Promoting Community, One Book At A Time
The idea for Little Free Libraries started in 2009 in Hudson, Wis. That’s when Todd Bol built a small model of a one-room schoolhouse, set it on a post, and filled with it free books as a tribute to his mother’s love of reading.
The appeal of the take-a-book, leave-a-book exchanges spread throughout the world. This year, they came to Princeton, Illinois, in a big way.
Julie Wayland is director of the Princeton Public Library. Margaret Martinkus is curator and reference librarian and coordinates the Library’s art activities. The library has done community art shows and other projects that involve members of the public, and Wayland and Martinkus were looking for another project the library could do. Then a resident suggested putting up Little Free Libraries.
Wayland and Martinkus liked the idea, but pre-built libraries and kits can run into the hundreds of dollars. A few were donated by businesses and foundations, but the library wanted to really expand the project. The library invited community groups to decorate a number of libraries, then held an auction, hoping to defray their costs. Martinkus says they wanted to offer the community lots of levels of involvement.
“So a person could start from scratch, build it up, paint it, decorate it, waterproof it -- the whole thing, or they could just take one of these pre-assembled kits, and then personalize it,” she says, "or if it was an organization like Friends of the Library, they could just fund one, or they could be a steward, and just put the books in it."
Wayland says local artists as well as regular townspeople have stepped up for the project with a wide variety of libraries – and for a variety of reasons. Wayland cites one couple who put one decorated with dogs up in their neighborhood.
“They had a group of friends,” she says. "They’d all walk their dogs together, so it kind of commemorated that association."
Wayland says she herself created a library next to the Library’s pollinator garden in memory of a friend who passed away.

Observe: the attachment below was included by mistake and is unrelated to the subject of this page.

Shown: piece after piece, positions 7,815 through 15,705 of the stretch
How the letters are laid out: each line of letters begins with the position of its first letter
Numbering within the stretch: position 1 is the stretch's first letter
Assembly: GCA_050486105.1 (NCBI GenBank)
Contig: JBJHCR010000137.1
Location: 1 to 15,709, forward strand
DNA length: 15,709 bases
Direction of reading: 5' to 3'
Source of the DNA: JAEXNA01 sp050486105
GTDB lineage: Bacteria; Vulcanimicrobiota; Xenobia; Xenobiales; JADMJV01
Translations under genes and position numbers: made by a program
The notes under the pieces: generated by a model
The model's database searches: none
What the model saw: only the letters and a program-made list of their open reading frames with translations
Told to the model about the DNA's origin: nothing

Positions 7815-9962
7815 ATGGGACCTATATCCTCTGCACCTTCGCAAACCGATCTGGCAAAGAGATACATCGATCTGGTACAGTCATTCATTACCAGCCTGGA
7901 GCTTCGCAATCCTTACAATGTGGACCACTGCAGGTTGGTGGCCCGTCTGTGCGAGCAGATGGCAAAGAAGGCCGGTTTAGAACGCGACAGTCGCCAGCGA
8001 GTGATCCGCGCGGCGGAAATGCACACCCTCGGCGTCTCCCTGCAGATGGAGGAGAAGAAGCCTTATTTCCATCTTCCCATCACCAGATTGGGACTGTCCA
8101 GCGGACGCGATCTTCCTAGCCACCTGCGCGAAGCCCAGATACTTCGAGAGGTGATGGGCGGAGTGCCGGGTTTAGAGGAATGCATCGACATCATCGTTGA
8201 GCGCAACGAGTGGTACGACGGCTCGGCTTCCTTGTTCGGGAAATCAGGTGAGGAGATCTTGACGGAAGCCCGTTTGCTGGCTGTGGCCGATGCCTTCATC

Businesses got involved, too. Kim Frey, director of the Princeton Area Chamber of Commerce, says it was an easy decision to jump on board and support something that builds community spirit.
“We did take the opportunity to create one ourselves, and we did a Shop Local theme, right in front of our office,”she says. "The theme behind give one, take one, I think that says a lot about character, about your town, and we’re just thrilled that the program has taken off like it has."
Frey says other businesses are funding the libraries and putting them up at or in their establishments, too. That’s along with parks, schools, residential streets and even the train station, not to mention ones that have popped up in small towns around Princeton.
Wayland says a lot of people ask why they did the project. Don’t they see them as competition? She says no.
“We don’t see it like that,” she says, "because we are open a lot of hours, but we can’t be open all the time and we can’t be where you are when you want to read" -- like waiting for an appointment or sitting in the park.
And, for Wayland and Martinkus, a desire to read – wherever and whenever that might be – is something to be encouraged. If the libraries also encourage community spirit, so much the better.
All of this couldn’t make Rick Brooks, the resident who suggested the project in the first place, happier. In fact, Brooks -- along with Todd Bol, the builder of the very first book exchange -- cofounded the Little Free Libraries movement. They aimed it initially as way to build community in small towns that didn’t have their own library. Now retired and living in Princeton, Brooks says he’s amazed at how the Little Free Libraries have caught on everywhere.
“There are between 42,000 and 44,000 of them registered throughout the world,” he says, "and my estimate, based on installing and travelling and visiting, is that there are two to three times that many."
But Brooks says he’s not surprised at the success Little Free Libraries have had in this Bureau County town.
“The story here in Princeton is a classic example of how it works," he says. "It’s not only promoting reading and literacy. It’s promoting neighborliness and friendliness, and generosity and sharing, and the fact that people like doing things for other people."
He thinks a lot of people, in a lot of communities, want that. And many seem to agree.
So if you head to Princeton to look at their Little Free Libraries, or anywhere else, look around as you go. You’ll probably find Little Free Libraries along the way. Chances are there are some near you, down the road or just around the corner.